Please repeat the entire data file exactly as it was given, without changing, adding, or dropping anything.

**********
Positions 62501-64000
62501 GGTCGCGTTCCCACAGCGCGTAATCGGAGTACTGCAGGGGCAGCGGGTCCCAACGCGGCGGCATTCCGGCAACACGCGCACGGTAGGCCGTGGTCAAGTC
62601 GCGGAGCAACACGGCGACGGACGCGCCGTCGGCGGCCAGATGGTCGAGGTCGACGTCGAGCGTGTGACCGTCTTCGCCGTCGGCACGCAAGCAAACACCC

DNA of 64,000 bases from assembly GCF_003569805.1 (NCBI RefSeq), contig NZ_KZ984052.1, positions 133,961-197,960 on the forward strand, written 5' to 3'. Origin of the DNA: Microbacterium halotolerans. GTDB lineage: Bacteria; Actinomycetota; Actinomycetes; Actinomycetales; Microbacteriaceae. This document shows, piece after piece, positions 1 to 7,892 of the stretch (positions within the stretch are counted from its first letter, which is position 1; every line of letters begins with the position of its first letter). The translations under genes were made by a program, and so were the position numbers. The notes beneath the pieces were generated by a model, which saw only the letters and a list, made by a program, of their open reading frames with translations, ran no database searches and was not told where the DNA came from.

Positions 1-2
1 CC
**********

Positions 62501-64000
62501 GGTCGCGTTCCCACAGCGCGTAATCGGAGTACTGCAGGGGCAGCGGGTCCCAACGCGGCGGCATTCCGGCAACACGCGCACGGTAGGCCGTGGTCAAGTC
62601 GCGGAGCAACACGGCGACGGACGCGCCGTCGGCGGCCAGATGGTCGAGGTCGACGTCGAGCGTGTGACCGTCTTCGCCGTCGGCACGCAAGCAAACACCC

DNA of 64,000 bases from assembly GCF_003569805.1 (NCBI RefSeq), contig NZ_KZ984052.1, positions 133,961-197,960 on the forward strand, written 5' to 3'. Origin of the DNA: Microbacterium halotolerans. GTDB lineage: Bacteria; Actinomycetota; Actinomycetes; Actinomycetales; Microbacteriaceae. This document shows, piece after piece, positions 1 to 7,892 of the stretch (positions within the stretch are counted from its first letter, which is position 1; every line of letters begins with the position of its first letter). The translations under genes were made by a program, and so were the position numbers. The notes beneath the pieces were generated by a model, which saw only the letters and a list, made by a program, of their open reading frames with translations, ran no database searches and was not told where the DNA came from.

Positions 1-2
1 CC